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Lawsuit Seeks to Stop LA Project after Remains of 300 Gabrieleno Tongva Found

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SACRAMENTO, Calif. - For at least 6,000 years the village of Sa'Angna, was
home to members the Gabrieleno Tongva tribe, now a lawsuit in federal court
seeks to save what remains of the settlement from becoming a mixed-use
upscale development project.

At issue is a development created by the Playa Capital Corporation, also
known as Playa Vista, called "The Village at Playa Vista" which sits below
Loyola Marymount University in an area known as the Ballona wetlands.

Included in the project is a drainage ditch that the company is calling the
"Playa Vista Riparian Corridor." The ditch is loosely based on an old
creek, which has, like most natural waterways in the Los Angeles basin,
been rerouted and channeled.

Apparently the re-channeled ditch cuts right through a large cemetery with
remains presumed to be of the Gabrieleno Tongva tribe, the native tribe of
the Los Angeles basin. Though more continue to be found, currently it is
estimated that the remains of some 300 people have been unearthed due to
the project.

One eyewitness has even described it as a "pond of skulls and ribcages."

Tribal sources claim that the burial area was used during a period of time
from about 6,000 years ago until the 19th century. Eyewitnesses have
reported that, in addition to human remains there are also artifacts such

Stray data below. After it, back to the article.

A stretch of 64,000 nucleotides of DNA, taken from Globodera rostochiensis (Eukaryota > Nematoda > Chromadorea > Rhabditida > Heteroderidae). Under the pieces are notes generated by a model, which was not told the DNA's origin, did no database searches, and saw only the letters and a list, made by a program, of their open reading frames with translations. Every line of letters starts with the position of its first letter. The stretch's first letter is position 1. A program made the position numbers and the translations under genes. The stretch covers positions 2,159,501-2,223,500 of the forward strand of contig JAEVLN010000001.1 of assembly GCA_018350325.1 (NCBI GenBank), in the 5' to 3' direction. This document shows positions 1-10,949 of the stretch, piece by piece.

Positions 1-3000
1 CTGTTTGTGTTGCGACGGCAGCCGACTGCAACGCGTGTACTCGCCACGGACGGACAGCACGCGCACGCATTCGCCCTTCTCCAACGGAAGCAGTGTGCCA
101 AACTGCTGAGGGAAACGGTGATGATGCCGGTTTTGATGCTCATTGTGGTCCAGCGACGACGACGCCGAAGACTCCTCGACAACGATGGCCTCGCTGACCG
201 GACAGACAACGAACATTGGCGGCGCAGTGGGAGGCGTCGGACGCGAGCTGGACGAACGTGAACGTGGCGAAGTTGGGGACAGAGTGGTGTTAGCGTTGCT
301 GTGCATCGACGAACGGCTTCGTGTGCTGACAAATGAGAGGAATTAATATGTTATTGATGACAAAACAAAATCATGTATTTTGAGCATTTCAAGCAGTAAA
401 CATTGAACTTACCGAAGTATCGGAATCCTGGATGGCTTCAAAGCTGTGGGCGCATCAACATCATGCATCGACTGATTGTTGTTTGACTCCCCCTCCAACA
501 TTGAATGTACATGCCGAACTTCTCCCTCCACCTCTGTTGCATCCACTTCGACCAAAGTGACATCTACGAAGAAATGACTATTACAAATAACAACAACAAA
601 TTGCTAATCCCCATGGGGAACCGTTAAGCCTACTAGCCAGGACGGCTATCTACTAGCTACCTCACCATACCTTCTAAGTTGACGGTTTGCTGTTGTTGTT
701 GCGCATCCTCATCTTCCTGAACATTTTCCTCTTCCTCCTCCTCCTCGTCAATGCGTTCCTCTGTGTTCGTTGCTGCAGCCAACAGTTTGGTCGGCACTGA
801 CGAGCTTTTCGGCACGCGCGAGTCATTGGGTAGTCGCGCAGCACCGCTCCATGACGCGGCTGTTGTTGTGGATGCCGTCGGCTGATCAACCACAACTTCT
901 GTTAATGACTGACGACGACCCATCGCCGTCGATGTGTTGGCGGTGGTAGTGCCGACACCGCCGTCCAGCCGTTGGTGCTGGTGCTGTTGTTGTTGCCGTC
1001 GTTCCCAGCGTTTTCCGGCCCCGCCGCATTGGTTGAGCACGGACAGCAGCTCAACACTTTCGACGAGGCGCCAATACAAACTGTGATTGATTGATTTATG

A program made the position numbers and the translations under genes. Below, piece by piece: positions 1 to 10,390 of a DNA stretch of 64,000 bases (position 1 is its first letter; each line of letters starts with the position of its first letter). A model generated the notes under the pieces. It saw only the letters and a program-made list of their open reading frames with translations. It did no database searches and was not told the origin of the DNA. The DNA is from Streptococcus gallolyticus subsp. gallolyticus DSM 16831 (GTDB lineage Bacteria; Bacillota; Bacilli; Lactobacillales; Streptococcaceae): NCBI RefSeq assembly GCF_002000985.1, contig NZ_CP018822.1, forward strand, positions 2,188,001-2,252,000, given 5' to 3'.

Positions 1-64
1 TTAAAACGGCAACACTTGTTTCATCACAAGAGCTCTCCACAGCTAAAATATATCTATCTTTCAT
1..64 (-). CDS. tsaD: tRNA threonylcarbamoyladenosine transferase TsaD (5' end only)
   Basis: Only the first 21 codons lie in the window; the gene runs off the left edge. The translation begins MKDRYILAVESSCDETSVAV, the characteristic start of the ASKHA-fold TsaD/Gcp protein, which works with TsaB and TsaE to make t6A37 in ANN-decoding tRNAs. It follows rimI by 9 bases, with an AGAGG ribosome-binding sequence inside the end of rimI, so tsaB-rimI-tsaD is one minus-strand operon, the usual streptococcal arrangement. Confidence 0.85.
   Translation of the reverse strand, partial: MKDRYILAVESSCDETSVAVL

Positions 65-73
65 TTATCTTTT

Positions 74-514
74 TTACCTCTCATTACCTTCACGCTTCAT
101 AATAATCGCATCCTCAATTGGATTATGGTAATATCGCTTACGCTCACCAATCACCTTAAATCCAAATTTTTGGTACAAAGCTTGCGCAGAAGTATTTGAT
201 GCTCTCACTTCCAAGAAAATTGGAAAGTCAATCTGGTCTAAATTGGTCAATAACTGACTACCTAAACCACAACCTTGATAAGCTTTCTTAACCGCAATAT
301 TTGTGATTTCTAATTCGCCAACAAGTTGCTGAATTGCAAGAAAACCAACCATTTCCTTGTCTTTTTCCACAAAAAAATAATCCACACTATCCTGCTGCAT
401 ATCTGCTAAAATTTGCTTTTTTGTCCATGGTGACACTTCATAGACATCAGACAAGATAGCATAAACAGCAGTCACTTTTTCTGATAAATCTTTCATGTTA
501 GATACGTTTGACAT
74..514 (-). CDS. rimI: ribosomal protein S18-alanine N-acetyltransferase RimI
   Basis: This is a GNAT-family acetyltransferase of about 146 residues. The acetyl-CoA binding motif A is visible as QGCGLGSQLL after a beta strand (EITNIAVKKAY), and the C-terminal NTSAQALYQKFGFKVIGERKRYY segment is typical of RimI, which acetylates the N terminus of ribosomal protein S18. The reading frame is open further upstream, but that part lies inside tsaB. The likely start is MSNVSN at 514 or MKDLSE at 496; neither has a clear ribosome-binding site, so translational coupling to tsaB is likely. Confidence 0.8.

as waterproof baskets and other items dating back several centuries.

"What you have here are several different eras of burial grounds in one
area," said Johntommy Rosas, the vice-chairman of one of the bands of
Gabrieleno Tongvas.

Rosas brought the suit against the project and in a David versus Goliath
manner has stubbornly refused to back down. He is asking for a stop to the
project along with punitive damages listed at over half a billion dollars.

A judge recently denied his opponents' calls for dismissal.

Rob Wood is an environmental specialist with the California Native American
Heritage Commission. He believes that there are both moral and legal issues
to decide here and accuses the developer as being stubborn in regard to the
moral issue. He recounts several instances where developers went out of
their way to restructure developments.

Wood claims that much of the issue could be resolved if the drainage ditch
were moved "just 200 yards" away to avoid the burial site, something that
he said the Playa Capital Corporation has refused to do.

While the moral issue of digging up an entire cemetery is fairly obvious,
the legal issue is a bit more complicated. Apparently a 1991 agreement that
expired after 10 years was automatically renewed in 2001. Wood claims that
it is illegal to automatically extend the 10-year agreement, something that
Rosas also alleged in his lawsuit.

Among other things, Rosas is also arguing that the project is a violation
of the equal protection clause of the 14th Amendment and argues that these
kinds of cases should be viewed as civil rights cases.

"Though people don't really look at these kinds of cases in this way,
there's really no other way to look at it than a clear civil rights
violation," said Wood.

Part of the rules governing American Indian remains require that a "most
likely descendant" be appointed to make recommendations on mitigation

However, the issue with "most likely descendants" is further complicated by
infighting among Gabrieleno Tongva tribal members. Apparently members of a
new Santa Monica faction of the tribe signed off on the project. However,